“The NPP’s journey will not end with an election” - Anura Kumara Dissanayake | Sunday Observer

“The NPP’s journey will not end with an election” - Anura Kumara Dissanayake

On August 18, at a colossal rally held in Colombo, Janatha Vimukthi Peramuna’s firebrand leader Anura Kumara Dissanayake was revealed as the chosen candidate of the National People’s Power (NPP) movement. It had been an obvious choice for the NPP consisting of 28 other groups and organizations in search of an uncorrupt and suitable candidate to champion their cause.

Known as a gifted orator, Dissanayake took over the JVP’s leadership in 2014 at the age of 46. Since then, he has been vociferous on corrupt practices of consecutive governments while leading the party’s fight for social justice. In time, he has proved to be the most active parliamentarian in Sri Lanka and is currently ranked number 1 by the independent MP appraisal site manthri.lk

The NPP’s ‘Candidate of hope’ Dissanayake, in this weeks interview, discussed the need for social transformation which he hopes to herald in through the NPP. Claiming he is unconcerned about the candidacy of Gotabaya Rajapaksa, his only other opponent currently, Dissanayake said the NPP is instead focused on building a movement able to bring about real change.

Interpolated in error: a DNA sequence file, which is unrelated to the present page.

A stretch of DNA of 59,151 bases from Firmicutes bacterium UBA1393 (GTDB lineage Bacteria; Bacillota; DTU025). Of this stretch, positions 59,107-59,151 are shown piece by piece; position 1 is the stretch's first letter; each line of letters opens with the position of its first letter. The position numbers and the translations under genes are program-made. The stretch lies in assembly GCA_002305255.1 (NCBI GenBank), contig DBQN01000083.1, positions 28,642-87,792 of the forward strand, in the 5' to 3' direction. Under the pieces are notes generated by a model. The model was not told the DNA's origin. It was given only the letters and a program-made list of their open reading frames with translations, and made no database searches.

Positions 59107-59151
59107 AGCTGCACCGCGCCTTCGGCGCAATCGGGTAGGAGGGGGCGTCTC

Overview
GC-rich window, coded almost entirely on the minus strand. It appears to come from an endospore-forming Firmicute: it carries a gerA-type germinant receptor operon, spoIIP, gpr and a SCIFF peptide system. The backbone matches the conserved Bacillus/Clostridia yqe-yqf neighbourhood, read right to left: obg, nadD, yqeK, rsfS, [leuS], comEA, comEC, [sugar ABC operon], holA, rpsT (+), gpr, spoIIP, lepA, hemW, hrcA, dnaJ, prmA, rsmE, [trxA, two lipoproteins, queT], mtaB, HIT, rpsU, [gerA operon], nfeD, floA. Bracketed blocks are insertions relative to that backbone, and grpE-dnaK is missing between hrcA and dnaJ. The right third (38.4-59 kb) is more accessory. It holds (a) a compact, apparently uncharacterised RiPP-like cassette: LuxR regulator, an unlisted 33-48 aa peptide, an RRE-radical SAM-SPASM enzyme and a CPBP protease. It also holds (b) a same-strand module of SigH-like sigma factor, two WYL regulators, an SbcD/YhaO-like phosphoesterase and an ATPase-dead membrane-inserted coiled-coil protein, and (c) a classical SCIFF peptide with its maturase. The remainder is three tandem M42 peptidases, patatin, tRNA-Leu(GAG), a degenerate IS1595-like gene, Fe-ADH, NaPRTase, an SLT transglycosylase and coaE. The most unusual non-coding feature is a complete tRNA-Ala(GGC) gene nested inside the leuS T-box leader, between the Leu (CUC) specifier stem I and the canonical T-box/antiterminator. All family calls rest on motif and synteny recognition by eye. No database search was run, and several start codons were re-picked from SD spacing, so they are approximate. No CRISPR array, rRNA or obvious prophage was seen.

Dissanayake also explained the JVP’s decision to support many unpopular causes, the UNP’s internal power struggle and a number of other much-debated topics in his first interview with the Sunday Observer as a Presidential hopeful.

Excerpts from the interview:

The JVP last fielded a candidate at a Presidential election in 1999. Why did the NPP, led by the JVP, feel the need to put forward its own candidate for the upcoming election after a lapse of 20 years?

In the past Presidential elections, our country was faced with certain circumstances. Taking these into consideration at the time, the JVP decided to take certain political steps. Today the country is facing yet another critical situation.

The main parties, the UNP and the SLFP have failed and are now merged into one camp. It has been proven continuously that they have been dragging this country down the path of complete annihilation. Therefore, we collectively decided to field a candidate at the upcoming election to provide the necessary leadership to ensure the future victory of an alternative power in the guise of the NPP.

Q: Do you believe your candidacy has a chance at victory at the upcoming election?